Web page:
Higher Education and Marketisation: A Costly Failure

University lecture hall

The academic year of 2020-21 has seen a high level of dissatisfaction towards the higher education system spill out into the public sphere. Over the past several years, the rise of student fees and rental rates across the U.K for student housing that is often sub-standard has caused students to have to pursue part time work to fund their academic progress. The arrival of COVID-19, and the sweeping job losses that followed, impacted students in particular, with this financial safety net now taken away. With the past year exacerbating social tensions across the board, public attention to the impact on University life has waxed and waned, but perhaps the issues COVID has compounded need further investigation. Staff and students alike have faced their own difficulties with the higher education system. I want to discuss how dissatisfaction has built up dramatically over the past number of years, and how Higher Education’s reputation is at risk.

Student dissatisfaction predates COVID

My experience in higher education, from September 2017 to the present day, revealed a chasm between the institutions’ figureheads, and those who staff and students who effectively rely on for the survival of higher education. Three separate rounds of strike action by the University and Colleges Union led to the largest ever university strike around the instability of their pensions. Like Higher Education itself, through tuition fee hikes and cuts to government grants, lecturer’s pensions were now becoming subject to the market and were no longer secure. Students were being faced with the bleak reality: that what they had fought so hard to achieve – a place at university – was at risk of being damaged due to institutional negligence towards staff and students. Witnessing the plight of lecturers in the UCU strike action was my first realisation of this; the break between the kind, welcoming faces of students and staff, and the scarcely seen figures who pulled the strings of these institutions.

Alongside UCU strikes, student financial strain is also reaching its tipping point.

Increased student fees and rental rates have taken their toll on students within the Higher Education system, reaching a tipping point in the most recent academic year. In the run up to September, and the prospective return to student accommodation, no clarification was given to students regarding face-to-face teaching, until they had been forced to commit to accommodation contracts. Then, for the vast majority, they were told that they would not have any face-to-face teaching, but would still have to fulfil their rental contacts. Landlords and universities ignored the plight of their students, who were now under increased financial pressure. Students’ money is central to both landlords’ and universities’ revenue streams, yet when help was needed, students were flatly ignored.

A mixture of the closure of businesses and loss of jobs due to COVID-19, the lack of face-to-face teaching, and paying rent for an empty room clearly took its strain on the student population. Students realised that they would have to stand up for themselves, and at 55 universities students combined their efforts in a rent strike, the largest tenant action in 40 years in the UK. Thanks to this radical action, some students were finally heard; many were compensated within university-owned accommodation, but others remained ignored by the private rental sector.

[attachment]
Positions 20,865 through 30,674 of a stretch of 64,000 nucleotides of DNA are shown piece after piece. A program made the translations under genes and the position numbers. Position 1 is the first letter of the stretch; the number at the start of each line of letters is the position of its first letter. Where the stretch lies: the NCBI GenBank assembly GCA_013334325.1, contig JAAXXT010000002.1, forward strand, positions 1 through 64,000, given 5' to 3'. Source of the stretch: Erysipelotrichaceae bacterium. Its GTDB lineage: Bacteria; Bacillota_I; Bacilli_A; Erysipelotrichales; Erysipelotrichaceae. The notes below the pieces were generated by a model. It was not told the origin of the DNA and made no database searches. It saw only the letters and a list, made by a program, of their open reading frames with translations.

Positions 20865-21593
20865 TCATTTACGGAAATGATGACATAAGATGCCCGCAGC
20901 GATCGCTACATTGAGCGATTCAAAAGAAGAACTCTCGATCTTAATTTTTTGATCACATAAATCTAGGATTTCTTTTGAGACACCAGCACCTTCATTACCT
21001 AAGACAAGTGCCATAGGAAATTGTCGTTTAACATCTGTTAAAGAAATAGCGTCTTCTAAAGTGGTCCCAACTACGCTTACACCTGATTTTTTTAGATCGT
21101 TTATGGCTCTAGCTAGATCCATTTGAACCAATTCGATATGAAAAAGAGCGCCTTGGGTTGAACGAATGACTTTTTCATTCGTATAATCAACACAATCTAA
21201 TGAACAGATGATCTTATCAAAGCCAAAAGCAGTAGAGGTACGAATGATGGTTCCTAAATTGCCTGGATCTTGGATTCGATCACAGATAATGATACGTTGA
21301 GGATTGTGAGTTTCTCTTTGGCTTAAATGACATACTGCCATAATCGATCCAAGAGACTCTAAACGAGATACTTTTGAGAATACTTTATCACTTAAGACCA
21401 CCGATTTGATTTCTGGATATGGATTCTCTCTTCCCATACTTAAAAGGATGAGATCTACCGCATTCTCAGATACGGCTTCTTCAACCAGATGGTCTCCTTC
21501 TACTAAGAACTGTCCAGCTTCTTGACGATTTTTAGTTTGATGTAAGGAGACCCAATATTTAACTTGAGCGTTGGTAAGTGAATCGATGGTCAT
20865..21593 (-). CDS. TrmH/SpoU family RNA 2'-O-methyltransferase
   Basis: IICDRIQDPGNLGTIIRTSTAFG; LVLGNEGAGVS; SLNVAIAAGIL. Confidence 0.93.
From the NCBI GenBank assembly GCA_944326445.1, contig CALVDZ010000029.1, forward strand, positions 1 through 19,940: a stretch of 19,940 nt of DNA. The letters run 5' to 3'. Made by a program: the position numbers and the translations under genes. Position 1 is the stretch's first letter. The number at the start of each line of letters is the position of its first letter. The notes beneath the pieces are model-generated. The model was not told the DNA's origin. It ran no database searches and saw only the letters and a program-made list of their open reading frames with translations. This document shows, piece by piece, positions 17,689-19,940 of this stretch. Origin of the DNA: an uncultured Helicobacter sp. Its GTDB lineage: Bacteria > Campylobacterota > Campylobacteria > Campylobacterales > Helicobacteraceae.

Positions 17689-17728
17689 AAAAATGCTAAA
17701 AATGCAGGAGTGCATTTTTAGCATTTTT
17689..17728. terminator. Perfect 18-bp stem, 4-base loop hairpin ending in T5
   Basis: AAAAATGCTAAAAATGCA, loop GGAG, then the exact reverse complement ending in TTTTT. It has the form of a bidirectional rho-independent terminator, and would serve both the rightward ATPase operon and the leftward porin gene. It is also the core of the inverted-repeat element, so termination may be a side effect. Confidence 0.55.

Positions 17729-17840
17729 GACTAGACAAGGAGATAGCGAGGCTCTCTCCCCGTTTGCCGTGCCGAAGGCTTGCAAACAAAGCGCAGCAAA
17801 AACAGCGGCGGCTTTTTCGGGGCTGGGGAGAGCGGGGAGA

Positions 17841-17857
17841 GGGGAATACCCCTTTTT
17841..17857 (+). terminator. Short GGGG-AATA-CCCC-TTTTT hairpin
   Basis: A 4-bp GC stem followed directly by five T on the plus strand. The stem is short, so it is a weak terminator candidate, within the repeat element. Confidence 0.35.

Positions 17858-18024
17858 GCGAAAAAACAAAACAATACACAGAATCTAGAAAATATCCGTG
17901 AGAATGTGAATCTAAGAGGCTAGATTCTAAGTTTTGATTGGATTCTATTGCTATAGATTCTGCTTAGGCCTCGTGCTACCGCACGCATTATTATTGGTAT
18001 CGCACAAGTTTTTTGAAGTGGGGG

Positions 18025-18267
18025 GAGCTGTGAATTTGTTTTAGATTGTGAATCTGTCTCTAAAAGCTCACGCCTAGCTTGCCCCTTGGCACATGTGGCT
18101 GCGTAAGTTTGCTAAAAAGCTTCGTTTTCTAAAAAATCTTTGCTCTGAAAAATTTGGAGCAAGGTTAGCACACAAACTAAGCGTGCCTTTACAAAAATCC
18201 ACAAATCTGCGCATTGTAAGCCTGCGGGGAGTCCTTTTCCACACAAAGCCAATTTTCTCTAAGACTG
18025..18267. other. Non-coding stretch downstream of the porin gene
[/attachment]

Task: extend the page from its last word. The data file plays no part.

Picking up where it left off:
Higher Education has become a two-tier system.

While students and staff have been facing fights for financial security, university institutions have been increasingly shuffling funds into the back pockets of their Vice Chancellors. To many students, their Vice Chancellor is merely the signature at the end of an important email; an anonymous figure who you probably will not meet until the day of your graduation, should you be so lucky to have one. So why then, is the average wage for a Russell Group Vice Chancellor £380,000, with Imperial College, London topping the board with an annual wage of £554,000?

The astronomical wage of Vice Chancellors is not a new thorn in the side of struggling students. In 2017 at the University of Bath, students became increasingly financially strained, while their Vice-Chancellor at one stage was the highest paid in the country. Once again, these ignored students solved their plight by taking matters into their own hands, and unseated her. The accumulation of brushing off UCU pension strikes, ignoring students in severe financial difficulty and lining the pockets of the top brass, higher education has increasingly become a two-tier system. It is not hard to tell who is benefitting and who it not.

All of this paints a grim picture for how the public sees our university system. The illusory notion of Higher Education as a hard-earned reward has burst, its credibility as a meritocratic system run by people who care about knowledge and learning going with it. Increasing financial strain on students, instability in security for staff alongside the lining of pockets of Vice Chancellors has revealed the Higher Education institutions as becoming like the market itself, unstable and unsatisfying. Recent years have revealed the true image of higher education, a disappointing wizard behind the curtain in The Land of Oz. If the higher education system wants to recapture the trust of those who work and attend universities up and down the UK, major reforms to stabilise its clear systemic financial flaws will be necessary.

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